[December 20, 2003] "XML: We Ain't Seen Nothin' Yet." By A. Russell Jones (DevX, Executive Editor). In DevX.com XML Zone (December 16, 2003). ['From interprocess communications to file systems to operating systems, XML is a magic elixir that provides new possibilities and solves a host of ailments. XML is becoming instrumental in areas that you may never have even considered before.'] "XML is a fundamentally simple idea -- take bits of content and give them identifying tags -- but it has far-reaching effects. In just a few short years, XML's evolution has sparked an explosion of innovation that's touched nearly every facet of computing, even the most basic computing building blocks, such as file systems, databases, displays, and communications. And it's not done yet. It won't be long before XML permeates nearly every system, application, and data store within reach. Think I'm exaggerating? Look at what XML has already accomplished... XML is set to fuel both file system (WinFS) and display (XAML, XUL) functionality in Windows. Similar capabilities for other OS's are likely not far behind. If you can capture the application management, data storage, and UI behavior in XML, you've essentially created a layer that can be moved between operating systems much more easily... XML-formatted configuration files increasingly hold directives, settings, preferences, and meta-data for individual applications, which means XML is already being used to perform one portion of application management. Applications also need data, and XML has made significant inroads into data storage, data transfer, and data query capabilities as well. Although relational databases remain the primary repository for enterprise and large-scale application data, modern applications that work with the data are retrieving it as XML. Microsoft's DataSets in .NET are one small example. For more indications, one need look no further than the fact that all major databases can now deliver XML-formatted data, accept XML data for update and insert operations, and are rapidly gaining the ability to store and query (see XQuery) data in native XML format. The essential point is this: Just as XML Web services provide a language-and-platform-independent layer between applications, XML configuration and management, data storage and display provide an equally language-and-platform-independent layer between operating systems. You'll see the fruits of this added layer of indirection in years to come..."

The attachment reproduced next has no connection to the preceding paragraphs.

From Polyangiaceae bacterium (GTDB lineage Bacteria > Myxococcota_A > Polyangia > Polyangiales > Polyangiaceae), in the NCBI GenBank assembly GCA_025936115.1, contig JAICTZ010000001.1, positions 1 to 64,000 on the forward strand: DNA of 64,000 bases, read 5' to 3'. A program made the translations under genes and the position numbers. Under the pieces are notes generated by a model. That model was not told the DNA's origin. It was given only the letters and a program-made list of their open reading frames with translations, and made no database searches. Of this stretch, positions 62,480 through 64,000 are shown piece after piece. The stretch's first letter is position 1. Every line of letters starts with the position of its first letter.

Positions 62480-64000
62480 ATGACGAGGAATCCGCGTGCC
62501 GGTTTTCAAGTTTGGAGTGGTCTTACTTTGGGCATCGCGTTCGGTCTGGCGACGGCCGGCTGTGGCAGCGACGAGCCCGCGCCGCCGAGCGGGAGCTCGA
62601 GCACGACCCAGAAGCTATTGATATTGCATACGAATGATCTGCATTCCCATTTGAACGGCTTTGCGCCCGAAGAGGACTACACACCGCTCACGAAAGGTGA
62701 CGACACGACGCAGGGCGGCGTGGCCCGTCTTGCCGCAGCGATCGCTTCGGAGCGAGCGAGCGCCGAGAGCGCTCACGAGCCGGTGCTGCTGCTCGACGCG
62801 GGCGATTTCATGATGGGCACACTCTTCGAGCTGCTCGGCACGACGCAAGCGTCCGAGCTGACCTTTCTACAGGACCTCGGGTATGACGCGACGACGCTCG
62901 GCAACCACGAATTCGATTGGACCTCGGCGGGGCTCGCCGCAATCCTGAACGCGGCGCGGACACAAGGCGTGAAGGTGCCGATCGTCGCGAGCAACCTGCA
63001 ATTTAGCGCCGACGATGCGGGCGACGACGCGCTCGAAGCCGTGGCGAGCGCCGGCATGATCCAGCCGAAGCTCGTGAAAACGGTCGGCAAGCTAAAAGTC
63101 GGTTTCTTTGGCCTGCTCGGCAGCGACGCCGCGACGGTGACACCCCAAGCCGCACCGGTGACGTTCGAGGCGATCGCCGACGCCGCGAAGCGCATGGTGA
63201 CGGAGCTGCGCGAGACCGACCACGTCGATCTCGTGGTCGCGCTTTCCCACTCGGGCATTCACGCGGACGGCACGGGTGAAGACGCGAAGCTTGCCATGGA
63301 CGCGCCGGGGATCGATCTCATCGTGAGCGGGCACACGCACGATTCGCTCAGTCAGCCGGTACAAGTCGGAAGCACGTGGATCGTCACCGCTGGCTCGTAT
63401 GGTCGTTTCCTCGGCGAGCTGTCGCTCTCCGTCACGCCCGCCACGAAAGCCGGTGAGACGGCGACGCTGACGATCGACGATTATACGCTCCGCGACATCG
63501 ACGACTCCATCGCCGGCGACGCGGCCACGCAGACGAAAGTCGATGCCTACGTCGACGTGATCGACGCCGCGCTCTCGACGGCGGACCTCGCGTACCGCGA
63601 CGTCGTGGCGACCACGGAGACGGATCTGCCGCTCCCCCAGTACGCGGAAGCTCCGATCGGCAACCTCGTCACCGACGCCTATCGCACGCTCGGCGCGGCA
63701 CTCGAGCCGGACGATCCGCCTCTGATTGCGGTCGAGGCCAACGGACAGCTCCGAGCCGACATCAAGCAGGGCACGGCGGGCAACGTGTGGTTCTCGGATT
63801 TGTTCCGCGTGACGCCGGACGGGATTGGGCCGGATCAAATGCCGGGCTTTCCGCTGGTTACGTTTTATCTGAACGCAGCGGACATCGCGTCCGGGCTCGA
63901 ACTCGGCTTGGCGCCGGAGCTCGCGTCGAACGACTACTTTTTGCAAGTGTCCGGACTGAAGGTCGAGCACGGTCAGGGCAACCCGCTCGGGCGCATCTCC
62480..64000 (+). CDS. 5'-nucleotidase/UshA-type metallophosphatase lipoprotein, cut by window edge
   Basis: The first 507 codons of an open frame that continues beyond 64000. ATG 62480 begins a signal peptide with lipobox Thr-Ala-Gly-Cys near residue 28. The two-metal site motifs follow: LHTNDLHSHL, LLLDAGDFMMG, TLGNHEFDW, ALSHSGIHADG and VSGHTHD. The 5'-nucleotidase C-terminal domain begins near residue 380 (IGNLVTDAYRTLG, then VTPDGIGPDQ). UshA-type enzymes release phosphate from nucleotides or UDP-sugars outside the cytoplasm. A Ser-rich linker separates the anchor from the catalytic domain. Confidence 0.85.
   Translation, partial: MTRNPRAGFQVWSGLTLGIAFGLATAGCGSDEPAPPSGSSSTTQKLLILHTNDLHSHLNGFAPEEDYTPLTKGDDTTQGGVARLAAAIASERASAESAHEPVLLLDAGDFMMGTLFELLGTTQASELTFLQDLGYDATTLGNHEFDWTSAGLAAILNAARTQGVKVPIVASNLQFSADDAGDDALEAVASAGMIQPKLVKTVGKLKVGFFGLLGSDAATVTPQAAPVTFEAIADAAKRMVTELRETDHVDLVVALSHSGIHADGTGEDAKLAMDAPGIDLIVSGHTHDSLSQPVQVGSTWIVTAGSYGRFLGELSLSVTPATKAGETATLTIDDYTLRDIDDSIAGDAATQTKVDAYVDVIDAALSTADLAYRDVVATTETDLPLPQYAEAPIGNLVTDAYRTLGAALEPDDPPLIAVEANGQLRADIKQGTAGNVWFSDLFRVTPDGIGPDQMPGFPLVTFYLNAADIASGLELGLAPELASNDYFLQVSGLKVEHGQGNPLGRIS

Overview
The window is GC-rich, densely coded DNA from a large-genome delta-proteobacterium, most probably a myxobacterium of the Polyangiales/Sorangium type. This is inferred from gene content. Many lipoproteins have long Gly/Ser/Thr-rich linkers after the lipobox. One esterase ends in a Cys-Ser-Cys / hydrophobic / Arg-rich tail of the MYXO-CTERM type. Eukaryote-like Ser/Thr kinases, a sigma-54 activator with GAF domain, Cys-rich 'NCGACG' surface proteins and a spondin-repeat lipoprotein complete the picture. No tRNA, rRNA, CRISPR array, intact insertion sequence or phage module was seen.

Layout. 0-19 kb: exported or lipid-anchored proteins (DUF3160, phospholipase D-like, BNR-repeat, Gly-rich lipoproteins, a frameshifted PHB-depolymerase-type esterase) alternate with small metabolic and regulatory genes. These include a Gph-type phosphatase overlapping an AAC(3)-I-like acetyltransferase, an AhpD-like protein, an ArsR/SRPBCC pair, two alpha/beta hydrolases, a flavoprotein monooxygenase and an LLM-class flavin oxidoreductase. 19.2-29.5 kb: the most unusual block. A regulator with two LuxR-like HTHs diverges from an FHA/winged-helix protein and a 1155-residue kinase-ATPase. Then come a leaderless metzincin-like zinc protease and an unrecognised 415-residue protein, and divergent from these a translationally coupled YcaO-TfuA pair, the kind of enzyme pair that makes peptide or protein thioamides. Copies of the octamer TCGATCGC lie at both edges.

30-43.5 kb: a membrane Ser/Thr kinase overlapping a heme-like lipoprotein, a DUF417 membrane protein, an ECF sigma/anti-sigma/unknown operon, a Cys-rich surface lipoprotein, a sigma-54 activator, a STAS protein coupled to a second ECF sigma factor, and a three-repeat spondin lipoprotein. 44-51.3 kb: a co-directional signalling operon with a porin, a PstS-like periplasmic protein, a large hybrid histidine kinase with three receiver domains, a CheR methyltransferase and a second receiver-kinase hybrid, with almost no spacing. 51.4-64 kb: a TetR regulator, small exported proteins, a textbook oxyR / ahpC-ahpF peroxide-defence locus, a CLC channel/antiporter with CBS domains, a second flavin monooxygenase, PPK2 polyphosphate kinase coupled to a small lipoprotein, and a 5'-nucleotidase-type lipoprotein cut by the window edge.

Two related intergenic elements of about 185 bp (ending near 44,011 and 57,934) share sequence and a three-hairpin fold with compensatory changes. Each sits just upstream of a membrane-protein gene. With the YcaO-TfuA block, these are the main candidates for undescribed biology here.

[December 20, 2003] "Q&A: Web Services Security." By Jack Vaughan [and Toufic Boubez]. In Appliccation Development Trends (December 01, 2003). "Toufic Boubez has a stellar record in Web services. At IBM, he co-authored UDDI. Later, he founded Layer 7 Technologies which recently released SecureSpan to promote Web services security and integration policy creation..." Boubez [excerpt]: "'Web services' denotes a set of technologies that is supposed to allow you to attain the ideal of just-in-time integration through loosely coupled systems. But the current model in its current use breaks down when it comes to anything other than the simplest, most straight-forward 'getQuote' type of toy examples. There are many areas of tight coupling in the SOAP message alone... In typical Web services scenarios, security mechanisms such as authentication, authorization, credential presentation, encryption, or digital signature requirements are hard coded into the Web service. The equivalent mechanisms must then be hard coded into the client applications that invoke this Web service. This results in a system where the requesting client application is tightly coupled to the implementation of the service, and breaks down if any of these terms need to be changed. But, to get back to the question, there definitely is a mechanism to make Web services security loosely coupled. This is where the crucial concept of policy enters the picture. In order to provide flexibility to an otherwise brittle system, policy documents have to be created to decouple 'invariants' from 'environment variables'. In this context, what I consider to be an invariant is the actual functionality of the service, tested and deployed, and not to be touched again until the business requirements change... A system cannot be 'half' loosely coupled - it either is or isn't. What's needed to complete the solution is a new concept that we're proposing, the policy application point, at the client side. This is where the requester is also decoupled from the security policy requirements, in the same way that the policy enforcement point decoupled the web service itself. The policy application and enforcement points can exchange policy documents and coordinate at runtime to make the whole security mechanism truly loosely coupled. This in essence is one of the most important features of the SecureSpan Solution..."